A link from stackoverflow says -
The basic algorithm is described in “An O(ND) Difference Algorithm and its Variations”, Eugene W. Myers, ‘Algorithmica’ Vol. 1 No. 2, 1986, pp. 251-266; and in “A File Comparison Program”, Webb Miller and Eugene W. Myers, ‘Software –Practice and Experience’ Vol. 15 No. 11, 1985, pp. 1025-1040. The algorithm was independently discovered as described in “Algorithms for Approximate String Matching”, E. Ukkonen, `Information and Control’ Vol. 64, 1985, pp. 100-118.
We checked Myers’ original paper and found an elegant graph-based greedy algorithm.
The problems of finding a longest common subsequence of two sequences A and B and a shortest edit script for transforming A into B have long been known to be dual problems. In this paper, they are shown to be equivalent to finding a shortest/longest path in an edit graph. Using this perspective, a simple O(ND) time and space algorithm is developed where N is the sum of the lengths of A and B and D is the size of the minimum edit script for A and B. The algorithm performs well when differences are small (sequences are similar) and is consequently fast in typical applications. The algorithm is shown to have O(N+D2 ) expected-time performance under a basic stochastic model. A refinement of the algorithm requires only O(N) space, and the use of suffix trees leads to an O(NlgN +D2 ) time variation.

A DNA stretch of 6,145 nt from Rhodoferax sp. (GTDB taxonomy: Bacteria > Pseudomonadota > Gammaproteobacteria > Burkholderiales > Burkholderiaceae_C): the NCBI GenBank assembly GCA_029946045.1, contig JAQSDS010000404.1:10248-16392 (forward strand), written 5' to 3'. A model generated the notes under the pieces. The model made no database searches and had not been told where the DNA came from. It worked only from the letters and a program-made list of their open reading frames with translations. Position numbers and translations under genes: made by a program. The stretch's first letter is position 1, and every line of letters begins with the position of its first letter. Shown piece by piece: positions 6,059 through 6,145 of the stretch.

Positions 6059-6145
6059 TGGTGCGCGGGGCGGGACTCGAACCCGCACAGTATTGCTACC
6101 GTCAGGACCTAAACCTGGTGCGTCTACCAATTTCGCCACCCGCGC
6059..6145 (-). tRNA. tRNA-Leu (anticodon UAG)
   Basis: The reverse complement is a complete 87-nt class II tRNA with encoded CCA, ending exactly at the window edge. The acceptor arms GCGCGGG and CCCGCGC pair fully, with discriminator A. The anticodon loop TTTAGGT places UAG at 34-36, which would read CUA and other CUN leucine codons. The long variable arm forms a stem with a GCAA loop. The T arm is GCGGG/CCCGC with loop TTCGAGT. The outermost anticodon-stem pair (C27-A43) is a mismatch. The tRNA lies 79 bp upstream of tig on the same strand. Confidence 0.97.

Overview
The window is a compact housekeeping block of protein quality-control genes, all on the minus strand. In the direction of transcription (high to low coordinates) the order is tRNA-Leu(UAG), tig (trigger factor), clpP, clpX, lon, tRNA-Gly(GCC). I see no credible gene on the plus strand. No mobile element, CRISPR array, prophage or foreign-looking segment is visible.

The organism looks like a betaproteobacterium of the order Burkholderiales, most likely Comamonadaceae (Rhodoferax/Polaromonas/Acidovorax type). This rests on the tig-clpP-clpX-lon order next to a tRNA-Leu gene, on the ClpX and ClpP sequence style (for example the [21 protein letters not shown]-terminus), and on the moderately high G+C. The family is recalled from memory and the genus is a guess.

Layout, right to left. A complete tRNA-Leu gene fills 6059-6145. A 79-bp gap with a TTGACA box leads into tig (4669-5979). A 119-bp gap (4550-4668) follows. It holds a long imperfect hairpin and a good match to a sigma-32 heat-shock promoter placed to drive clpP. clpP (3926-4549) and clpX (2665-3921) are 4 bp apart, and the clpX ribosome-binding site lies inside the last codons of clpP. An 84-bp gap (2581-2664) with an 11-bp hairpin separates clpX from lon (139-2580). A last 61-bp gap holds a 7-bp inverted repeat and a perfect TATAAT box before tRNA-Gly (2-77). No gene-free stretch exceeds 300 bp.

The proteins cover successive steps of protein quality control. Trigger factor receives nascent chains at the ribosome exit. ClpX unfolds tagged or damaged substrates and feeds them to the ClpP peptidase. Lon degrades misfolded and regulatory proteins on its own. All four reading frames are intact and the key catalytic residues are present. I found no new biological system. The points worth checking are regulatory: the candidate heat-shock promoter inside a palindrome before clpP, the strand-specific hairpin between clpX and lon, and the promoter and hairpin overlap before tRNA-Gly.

The paper is well-written, but for those looking for additional explanation may find the following website helpful -
In bioinformatics sequence comparison, can we start doing ‘diff’ between sequences instead of going through other elaborate search programs? Such as taking 1 million long pacbio reads and doing ‘diff’ between pairs to see whether they are closely related?
More on that in a later commentary.